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The People's King
TOM VERDUCCI
July 23, 2007
Henry Aaron is about to be displaced from his spot atop the alltime home run list, but 755 will endure as one of baseball's magical numbers, a lasting monument to an underappreciated star and to the courage and integrity with which the Hammer attained his crown
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July 23, 2007

The People's King

Henry Aaron is about to be displaced from his spot atop the alltime home run list, but 755 will endure as one of baseball's magical numbers, a lasting monument to an underappreciated star and to the courage and integrity with which the Hammer attained his crown

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In a black sea of hot asphalt, hard by Area 10 of the Turner Field parking lot, a fittingly modest monument to a people's king rises from rivulets of Georgia heat. On this spot, in what was the Braves' bullpen at old Atlanta-Fulton County Stadium, landed the 715th home run in the career of Henry Louis Aaron. Here too stand facsimiles of the outfield fence and the bullpen wall, on which there is a sign that makes no mention of the major league home run record or Babe Ruth, whose 53-year claim as the alltime home run king passed that night to a poor dry-dock laborer's son. Or as Vin Scully so eloquently told his radio listeners, "A black man is getting a standing ovation in the Deep South for breaking the record of an alltime baseball idol."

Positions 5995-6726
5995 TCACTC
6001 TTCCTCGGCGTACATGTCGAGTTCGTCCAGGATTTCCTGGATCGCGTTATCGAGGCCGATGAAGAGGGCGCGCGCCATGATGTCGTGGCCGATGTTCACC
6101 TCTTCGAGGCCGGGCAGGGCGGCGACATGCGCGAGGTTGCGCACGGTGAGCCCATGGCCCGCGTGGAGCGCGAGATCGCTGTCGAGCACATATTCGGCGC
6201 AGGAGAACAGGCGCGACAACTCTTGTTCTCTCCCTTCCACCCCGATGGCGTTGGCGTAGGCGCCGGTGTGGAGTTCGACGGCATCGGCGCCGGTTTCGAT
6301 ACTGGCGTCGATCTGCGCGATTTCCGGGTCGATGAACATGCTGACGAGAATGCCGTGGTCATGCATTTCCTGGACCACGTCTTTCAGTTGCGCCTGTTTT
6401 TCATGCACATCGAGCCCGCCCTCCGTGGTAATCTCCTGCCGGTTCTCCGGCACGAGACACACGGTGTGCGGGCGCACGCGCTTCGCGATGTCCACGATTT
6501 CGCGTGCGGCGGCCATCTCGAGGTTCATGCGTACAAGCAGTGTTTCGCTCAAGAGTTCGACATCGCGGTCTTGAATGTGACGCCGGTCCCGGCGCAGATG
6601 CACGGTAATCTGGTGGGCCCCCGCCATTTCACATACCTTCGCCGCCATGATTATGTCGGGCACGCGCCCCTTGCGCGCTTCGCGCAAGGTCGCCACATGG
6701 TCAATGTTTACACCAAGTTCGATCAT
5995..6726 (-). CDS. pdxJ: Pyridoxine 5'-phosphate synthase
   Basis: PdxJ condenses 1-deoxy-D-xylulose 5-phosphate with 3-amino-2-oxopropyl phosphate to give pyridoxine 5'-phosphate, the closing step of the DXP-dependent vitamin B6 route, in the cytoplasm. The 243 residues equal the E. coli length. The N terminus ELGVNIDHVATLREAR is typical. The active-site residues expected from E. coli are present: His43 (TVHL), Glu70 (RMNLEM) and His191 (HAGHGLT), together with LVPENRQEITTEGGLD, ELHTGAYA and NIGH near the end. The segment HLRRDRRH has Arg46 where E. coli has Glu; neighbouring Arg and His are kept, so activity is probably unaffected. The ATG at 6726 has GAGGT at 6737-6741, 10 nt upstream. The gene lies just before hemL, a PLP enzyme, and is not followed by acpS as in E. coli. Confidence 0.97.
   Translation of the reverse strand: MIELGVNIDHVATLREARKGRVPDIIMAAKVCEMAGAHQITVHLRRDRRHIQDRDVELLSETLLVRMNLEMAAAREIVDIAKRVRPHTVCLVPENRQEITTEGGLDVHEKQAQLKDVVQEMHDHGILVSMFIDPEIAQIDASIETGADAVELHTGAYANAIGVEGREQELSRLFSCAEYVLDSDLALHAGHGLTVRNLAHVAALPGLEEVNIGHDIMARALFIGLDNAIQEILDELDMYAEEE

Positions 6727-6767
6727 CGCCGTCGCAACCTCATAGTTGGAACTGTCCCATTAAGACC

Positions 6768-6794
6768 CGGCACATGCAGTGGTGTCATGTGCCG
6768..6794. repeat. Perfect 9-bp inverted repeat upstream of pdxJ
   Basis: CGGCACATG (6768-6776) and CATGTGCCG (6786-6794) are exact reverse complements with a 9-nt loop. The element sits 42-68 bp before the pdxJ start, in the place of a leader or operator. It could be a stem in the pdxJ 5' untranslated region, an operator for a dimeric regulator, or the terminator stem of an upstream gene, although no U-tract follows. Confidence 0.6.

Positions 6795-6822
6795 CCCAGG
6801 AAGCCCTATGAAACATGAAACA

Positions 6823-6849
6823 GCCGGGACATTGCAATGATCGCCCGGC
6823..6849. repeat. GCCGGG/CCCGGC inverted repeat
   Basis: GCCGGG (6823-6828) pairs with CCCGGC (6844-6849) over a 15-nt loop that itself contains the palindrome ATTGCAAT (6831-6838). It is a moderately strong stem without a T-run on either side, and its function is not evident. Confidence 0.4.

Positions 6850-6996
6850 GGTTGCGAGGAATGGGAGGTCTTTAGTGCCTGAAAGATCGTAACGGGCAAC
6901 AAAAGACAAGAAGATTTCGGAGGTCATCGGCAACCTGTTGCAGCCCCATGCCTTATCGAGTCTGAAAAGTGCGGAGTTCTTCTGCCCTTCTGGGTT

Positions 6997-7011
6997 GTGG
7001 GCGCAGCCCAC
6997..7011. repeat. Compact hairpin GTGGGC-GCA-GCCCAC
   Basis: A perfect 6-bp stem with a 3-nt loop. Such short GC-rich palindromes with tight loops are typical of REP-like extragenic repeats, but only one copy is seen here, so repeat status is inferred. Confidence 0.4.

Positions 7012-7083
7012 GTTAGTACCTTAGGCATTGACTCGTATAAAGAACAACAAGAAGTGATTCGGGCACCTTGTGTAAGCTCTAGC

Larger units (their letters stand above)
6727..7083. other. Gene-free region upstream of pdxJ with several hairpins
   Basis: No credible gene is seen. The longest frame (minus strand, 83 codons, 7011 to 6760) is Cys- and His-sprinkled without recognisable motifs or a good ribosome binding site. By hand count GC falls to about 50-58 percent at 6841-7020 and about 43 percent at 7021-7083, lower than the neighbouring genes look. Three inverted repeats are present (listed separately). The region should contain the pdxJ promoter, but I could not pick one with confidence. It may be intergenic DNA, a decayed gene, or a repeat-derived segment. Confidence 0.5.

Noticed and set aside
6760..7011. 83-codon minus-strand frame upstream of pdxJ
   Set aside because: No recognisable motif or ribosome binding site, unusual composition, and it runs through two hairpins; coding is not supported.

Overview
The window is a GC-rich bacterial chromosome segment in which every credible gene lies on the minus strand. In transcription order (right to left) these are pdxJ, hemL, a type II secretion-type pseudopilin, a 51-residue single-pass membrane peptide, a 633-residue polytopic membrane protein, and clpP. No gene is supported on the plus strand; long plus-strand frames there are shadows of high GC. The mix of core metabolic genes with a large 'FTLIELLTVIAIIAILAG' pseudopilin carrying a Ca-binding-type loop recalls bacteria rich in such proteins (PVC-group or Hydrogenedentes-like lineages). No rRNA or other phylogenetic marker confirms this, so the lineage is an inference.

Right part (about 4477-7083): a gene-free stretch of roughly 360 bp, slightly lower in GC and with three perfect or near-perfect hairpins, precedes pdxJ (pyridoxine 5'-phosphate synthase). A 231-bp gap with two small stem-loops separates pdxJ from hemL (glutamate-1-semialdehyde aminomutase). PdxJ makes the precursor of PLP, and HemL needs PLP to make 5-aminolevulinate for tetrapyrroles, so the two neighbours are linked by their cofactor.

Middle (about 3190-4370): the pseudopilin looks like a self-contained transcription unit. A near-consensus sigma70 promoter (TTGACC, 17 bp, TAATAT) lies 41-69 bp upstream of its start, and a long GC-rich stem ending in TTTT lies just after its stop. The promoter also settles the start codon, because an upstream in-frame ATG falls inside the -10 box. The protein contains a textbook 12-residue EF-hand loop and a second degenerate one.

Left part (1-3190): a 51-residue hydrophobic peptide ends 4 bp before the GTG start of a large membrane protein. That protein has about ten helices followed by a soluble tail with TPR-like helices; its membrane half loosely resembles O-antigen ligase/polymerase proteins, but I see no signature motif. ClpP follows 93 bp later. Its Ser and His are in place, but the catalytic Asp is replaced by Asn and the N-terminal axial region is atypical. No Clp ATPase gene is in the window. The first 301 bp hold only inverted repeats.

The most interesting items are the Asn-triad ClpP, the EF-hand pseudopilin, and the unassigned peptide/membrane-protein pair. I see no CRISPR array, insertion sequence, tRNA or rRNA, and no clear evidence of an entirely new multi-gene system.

HANK AARON

HOME RUN

715

APRIL 8, 1974

The inscription is enough. The significance of the home run will be understood, even--no, wait, especially--in the coming days and beyond when Aaron, who retired two years later with 755 home runs, no longer owns the record. In simple mathematical terms Barry Bonds will have outhomered Aaron and every other player who has swung a bat in the majors. Everything else about the new record, however, dissolves into the murkiness of interpretation. Bonds's ties to BALCO, the steroid factory busted by the feds, and Greg Anderson, his convicted, incarcerated friend and onetime personal trainer, have created the ugly impression of a bastard prince without true claim to the throne.

Bonds's ascent to 756 has been (outside of his safe house in San Francisco) not only a joyless affair but, far worse for baseball, a public exercise in mockery and ridicule, with CHEATER banners, oversized syringes and "ster-roids" chants the de rigueur accoutrements of a traveling freak show. The commissioner of baseball doesn't want to personally witness the record-breaking home run (Bud Selig still hasn't said whether he'll be in attendance), and Aaron has been adamant in his refusal to be there. Corporate America too wants nothing to do with it, and a majority of fans (52%, according to a May poll by ABC News and ESPN) are rooting against Bonds.

Against that backdrop, Aaron and 755 have acquired the immutability of granite. It may have taken setting the record for Aaron, who was a consummate ballplayer and remains a quiet gentleman with a fierce social conscience, to be properly noticed. As he wrote in his 1991 autobiography, I Had a Hammer, with Lonnie Wheeler, "The most basic motivation was the pure ambition to break such an important and long-standing barrier. Along with that would come the recognition that I thought was long overdue me: I would be out of the shadows."

Thirty-three years later it may take losing the record for Aaron to be sufficiently appreciated. Like Roger Bannister and the sub-four-minute mile, Bob Beamon and 29.2 feet, and Roger Maris and 61, Aaron and 755 are partners in posterity, not by defying belief, as Bonds has done, but by encouraging it. Aaron's record may be broken by Bonds, but it won't be eclipsed.

"I guess," says Hall of Fame slugger Reggie Jackson, "you can call him the people's home run king."

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